We tend not to appreciate things that don’t matter as much to us as it does others. If there’s anything more American than “I got mine,” I don’t know what that would be. That seems to be the trouble with the World Baseball Classic, even though with every iteration it seems to pick up more steam. There are just those who will not care about the sights and sounds of fans and expats and residents and players from other countries, who all seem to value this pretty highly. Maybe it’s because there are still a fair few American players who waved off the invitation. Or it could be that there’s this perception that the US should always stroll to the trophy, so winning brings no joy. So there is no happy outcome for the only fanbase that matters.
I don’t know, this looks like a guy and team that would be pretty damn happy to win the WBC. Same with those fans leaping with joy in the background:
The attention span of both fans and the news cycle don’t really let something like the WBC breathe. It needs to have edition after edition to matter (and for MLB to place it in the middle of the season when it would really matter, but we’ve had that talk). You know what else was thought of as a joke when it first started? The World Cup. Not so much anymore.
But the injuries
Do guys get hurt in spring training? All the time. Jose Altuve could have been facing some amped-up kid trying to break camp with the big club for the first time, wearing #84, who rode a fastball in too high and tight. Altuve is lucky that he plays for the Astros, in a division like the AL West, where they’re still likely to absorb his loss and, at worst, mosey into the expanded playoffs even with him out for two months. Other players whose teams’ fortunes hang on their presence alone would have been more greatly damaged.
But no one forced these guys. They all want to be here, and they all seem to be loving it. So are the fans. It’s still new, it’s still different, and it strikes during a time on the calendar when NBA and NHL playoff chases aren’t really a thing anymore and as the NCAA Tournament continues to serve up basketball that looks like it was belched up by some swamp creature that suddenly has a hole in it.
And again, it’s not for us, or us entirely. There’s a thrill that we probably can’t fully understand if you’re Dominican or Venezuelan and seeing your national team play. That it happens every four years keeps it rare but valuable.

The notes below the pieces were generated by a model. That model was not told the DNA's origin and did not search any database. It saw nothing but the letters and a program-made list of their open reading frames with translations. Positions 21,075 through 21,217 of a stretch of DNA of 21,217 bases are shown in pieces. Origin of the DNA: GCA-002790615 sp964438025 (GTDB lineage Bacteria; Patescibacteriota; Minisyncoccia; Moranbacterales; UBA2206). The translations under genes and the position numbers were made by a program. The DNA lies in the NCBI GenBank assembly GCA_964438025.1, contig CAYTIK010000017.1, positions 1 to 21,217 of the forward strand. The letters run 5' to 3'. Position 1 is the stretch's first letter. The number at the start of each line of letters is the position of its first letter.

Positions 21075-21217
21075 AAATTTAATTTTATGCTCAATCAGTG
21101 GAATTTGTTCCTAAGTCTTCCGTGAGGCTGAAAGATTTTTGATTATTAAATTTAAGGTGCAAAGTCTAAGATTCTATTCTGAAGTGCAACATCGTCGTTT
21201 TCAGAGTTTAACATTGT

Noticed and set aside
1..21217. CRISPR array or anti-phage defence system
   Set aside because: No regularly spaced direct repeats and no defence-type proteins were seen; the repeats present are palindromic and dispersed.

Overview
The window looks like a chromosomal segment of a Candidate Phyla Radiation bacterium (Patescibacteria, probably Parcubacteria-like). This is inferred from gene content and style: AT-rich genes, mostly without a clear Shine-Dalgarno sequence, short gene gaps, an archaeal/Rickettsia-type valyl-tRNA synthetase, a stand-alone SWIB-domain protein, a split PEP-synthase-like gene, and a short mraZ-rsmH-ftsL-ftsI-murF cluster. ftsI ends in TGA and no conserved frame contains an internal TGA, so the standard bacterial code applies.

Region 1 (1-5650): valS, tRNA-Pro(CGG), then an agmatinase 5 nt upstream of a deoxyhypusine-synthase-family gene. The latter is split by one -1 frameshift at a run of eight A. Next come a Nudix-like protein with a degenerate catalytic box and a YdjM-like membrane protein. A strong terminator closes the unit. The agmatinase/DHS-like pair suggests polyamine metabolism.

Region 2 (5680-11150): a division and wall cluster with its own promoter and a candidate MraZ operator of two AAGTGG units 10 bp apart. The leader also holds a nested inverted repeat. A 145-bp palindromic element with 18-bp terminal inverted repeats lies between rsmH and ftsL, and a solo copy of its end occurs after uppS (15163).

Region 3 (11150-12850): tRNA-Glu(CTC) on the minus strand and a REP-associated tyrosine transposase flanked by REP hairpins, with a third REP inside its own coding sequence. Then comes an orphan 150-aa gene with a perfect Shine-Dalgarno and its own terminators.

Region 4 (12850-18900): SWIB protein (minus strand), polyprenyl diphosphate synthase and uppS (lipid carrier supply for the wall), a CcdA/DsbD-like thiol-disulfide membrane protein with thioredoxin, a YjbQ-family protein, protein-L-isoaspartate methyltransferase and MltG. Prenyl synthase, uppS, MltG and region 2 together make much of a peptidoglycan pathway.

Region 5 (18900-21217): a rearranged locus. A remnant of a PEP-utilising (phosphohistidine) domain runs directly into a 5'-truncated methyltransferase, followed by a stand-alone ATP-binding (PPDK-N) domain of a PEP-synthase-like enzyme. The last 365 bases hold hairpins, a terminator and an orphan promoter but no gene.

The next time they roll this out, in 2027, more players will want to play, having watched even just USA-Venezuela and seeing those moments like Turner’s grand slam. Who wouldn’t want to be part of that? To call it fake or made-up or worthless is to be a curmudgeon for the sake of it. The thought of Shohei Ohtani rolling out in the final out of the pen to perhaps preserve the tournament for the Japanese? How metal is that? Why does anyone feel the need to keep moments like that exclusive to just what we’ve always known before?
If anything it’s proven how fun baseball can be if we stop treating it like we always have. If we allow others to enjoy it in their way. Players get hurt for all sorts of reasons, and if one player misses a couple weeks or even months means you miss out on the pretty wide target of a wildcard berth these days…build a fucking better team. That must mean you aimed for 87 wins. Get outta here with that. No one should feel sorry for you.
It might not be for you, but that doesn’t mean it shouldn’t be for someone else.
The best of the rest
Gonna rip through a few things here:
- I could watch the slo-mo of this Thiago Almada freekick all day with some mood lighting and just the right “spice.”
You should probably catch Almada now while you can, because some European team might lavish Atlanta with some $30-35 million to take him off their hands this summer.
- Mom, you’re supposed to be the bedrock of the family:
- Carlos Alcaraz is back to eat the world.
After missing the Australian Open due to injury, Alcaraz strutted into Indian Wells–perhaps the tour’s leading tournament beneath the four majors–and won it without dropping a set to reclaim the No. 1 ranking in the world. He pretty much regurgitated Daniel Medvedev, who had won 20 straight matches on hardcourt and is considered the leading hardcourt player in the world. At least he was until Alcaraz turned him into foodstuffs, 6-3 6-2.
There is nothing Alcaraz can’t do on the court, and this point in the semifinal against Jannik Sinner shows you why at the age of 20, he has the tennis world thudding various floors with its jaw:
What shot didn’t he hit in that point? If it were anything but sport we would say no child should be given such power, for it is too heavy to wield. Alcaraz is taking it and dunking on everyone again.